September’s book is Hear Me Roar, edited by Liz Grzyb and published by Ticonderoga. The subtitle is 17 Stories of Real Women and Unreal Worlds. As the editor says in her introduction, the anthology features ‘the stories of women who, every day, need to be strong and brave in many different ways that aren’t always recognised as such.’
I love the fact that these stories are not all about warrior women, or about women who can only show strength if they behave in ways traditionally considered masculine (though some of them do.) For that reason, one of my favourite stories was Jenny Blackford’s The Sorrow, which begins the book – a story about scientists in a Mars colony, whose work suffers because they are affected by crippling depression. In this tale the author celebrates both the strength and the tenderness of her female characters, nailing the anthology’s brief in a mere ten pages.
I’m a great admirer of Faith Mudge’s writing, so rich in folklore and so original. Her contribution to Hear Me Roar is no exception. Blueblood blends elements of two fairy tales, Bluebeard and The Goose Girl, to create a remarkable and triumphant new story in which her characters snatch victory from the jaws of defeat.
There’s something for everyone in this anthology, from gritty westerns to dark fairy tales, from dystopian science fiction to hip urban fantasy. There are many standout stories, including several that, in very different ways, explore human civilization in decline –Kay Chronister’s devastating Dustbowl, Stephanie Gunn’s compelling Broken Glass, Kathryn Hore’s thought-provoking Generation Zero. A lighter touch is offered by Jane Routley’s Barista, in which unlikely super-heroes stand up for their local community. The final story, Clara’s by Marlee Jane Ward, is a post-apocalyptic tale of the ‘you’ve got to laugh so you don’t cry’ variety. Other strong contributions are Susan Wardle’s taut vengeance story A Truck Called Remembrance, and a fairy tale with a twist, A Hedge of Yellow Roses by the multi-talented Kathleen Jennings.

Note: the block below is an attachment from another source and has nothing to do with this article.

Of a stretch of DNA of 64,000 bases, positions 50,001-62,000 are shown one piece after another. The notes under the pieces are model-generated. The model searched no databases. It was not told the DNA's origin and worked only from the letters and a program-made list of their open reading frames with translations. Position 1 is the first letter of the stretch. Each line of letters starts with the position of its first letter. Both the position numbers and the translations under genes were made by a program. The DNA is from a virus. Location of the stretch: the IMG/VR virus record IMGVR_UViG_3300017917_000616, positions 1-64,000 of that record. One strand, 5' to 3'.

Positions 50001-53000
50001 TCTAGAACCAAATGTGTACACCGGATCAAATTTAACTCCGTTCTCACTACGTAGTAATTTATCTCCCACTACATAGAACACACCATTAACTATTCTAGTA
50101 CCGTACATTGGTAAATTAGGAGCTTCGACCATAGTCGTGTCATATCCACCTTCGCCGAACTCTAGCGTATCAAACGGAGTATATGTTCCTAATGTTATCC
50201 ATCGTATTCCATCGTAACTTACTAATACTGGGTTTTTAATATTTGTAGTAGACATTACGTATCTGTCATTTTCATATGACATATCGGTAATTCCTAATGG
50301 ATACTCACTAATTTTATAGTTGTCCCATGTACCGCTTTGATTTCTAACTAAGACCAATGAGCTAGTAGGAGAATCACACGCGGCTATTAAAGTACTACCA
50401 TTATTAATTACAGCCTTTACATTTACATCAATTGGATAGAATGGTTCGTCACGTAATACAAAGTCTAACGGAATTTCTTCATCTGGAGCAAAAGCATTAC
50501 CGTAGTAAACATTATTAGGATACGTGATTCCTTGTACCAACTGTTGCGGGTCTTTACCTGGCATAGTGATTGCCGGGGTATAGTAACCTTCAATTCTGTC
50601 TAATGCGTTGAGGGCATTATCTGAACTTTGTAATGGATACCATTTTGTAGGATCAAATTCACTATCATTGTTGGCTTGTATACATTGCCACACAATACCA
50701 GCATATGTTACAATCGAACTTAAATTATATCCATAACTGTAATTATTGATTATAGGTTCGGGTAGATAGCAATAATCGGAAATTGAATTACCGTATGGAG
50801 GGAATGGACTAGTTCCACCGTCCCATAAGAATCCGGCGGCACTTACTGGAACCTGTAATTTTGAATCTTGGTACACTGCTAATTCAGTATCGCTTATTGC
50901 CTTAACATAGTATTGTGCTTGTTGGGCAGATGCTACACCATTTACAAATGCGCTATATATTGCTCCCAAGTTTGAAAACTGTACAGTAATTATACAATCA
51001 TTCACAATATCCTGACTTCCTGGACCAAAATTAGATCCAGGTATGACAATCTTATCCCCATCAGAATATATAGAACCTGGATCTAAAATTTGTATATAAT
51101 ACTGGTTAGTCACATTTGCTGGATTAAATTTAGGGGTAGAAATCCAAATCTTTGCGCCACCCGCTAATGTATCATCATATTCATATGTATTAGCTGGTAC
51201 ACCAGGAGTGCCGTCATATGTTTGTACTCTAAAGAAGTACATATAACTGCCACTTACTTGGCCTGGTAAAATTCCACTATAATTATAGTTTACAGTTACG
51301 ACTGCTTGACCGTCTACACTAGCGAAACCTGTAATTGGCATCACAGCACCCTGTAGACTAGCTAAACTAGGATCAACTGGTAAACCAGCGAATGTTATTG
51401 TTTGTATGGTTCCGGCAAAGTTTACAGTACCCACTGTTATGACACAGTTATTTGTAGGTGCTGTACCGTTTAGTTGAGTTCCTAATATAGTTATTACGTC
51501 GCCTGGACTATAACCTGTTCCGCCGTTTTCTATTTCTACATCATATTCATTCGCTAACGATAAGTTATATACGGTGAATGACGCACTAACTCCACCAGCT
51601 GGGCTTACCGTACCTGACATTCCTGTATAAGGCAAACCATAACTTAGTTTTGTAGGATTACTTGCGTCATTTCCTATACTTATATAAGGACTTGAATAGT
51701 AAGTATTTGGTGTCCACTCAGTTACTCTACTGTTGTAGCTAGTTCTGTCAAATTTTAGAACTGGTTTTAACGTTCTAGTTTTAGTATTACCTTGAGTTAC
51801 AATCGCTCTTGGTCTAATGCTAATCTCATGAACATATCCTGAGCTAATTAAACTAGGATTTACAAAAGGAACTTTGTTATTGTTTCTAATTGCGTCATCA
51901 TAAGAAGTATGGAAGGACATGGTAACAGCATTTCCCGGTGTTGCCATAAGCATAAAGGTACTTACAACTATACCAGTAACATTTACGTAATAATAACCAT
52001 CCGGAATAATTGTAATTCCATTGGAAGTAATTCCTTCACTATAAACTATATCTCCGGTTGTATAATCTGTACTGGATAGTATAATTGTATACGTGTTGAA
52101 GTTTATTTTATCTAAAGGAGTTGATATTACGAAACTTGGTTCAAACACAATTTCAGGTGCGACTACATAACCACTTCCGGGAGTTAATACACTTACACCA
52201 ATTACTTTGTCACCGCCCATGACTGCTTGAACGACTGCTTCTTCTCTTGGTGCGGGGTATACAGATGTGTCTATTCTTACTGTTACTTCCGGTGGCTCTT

All the stories in Hear Me Roar are good, and every reader is likely to have a different favourite as the editor has gathered such a diverse collection. Highly recommended!
You can purchase Hear Me Roar here, or via the usual online booksellers. It’s available in print and ebook editions.
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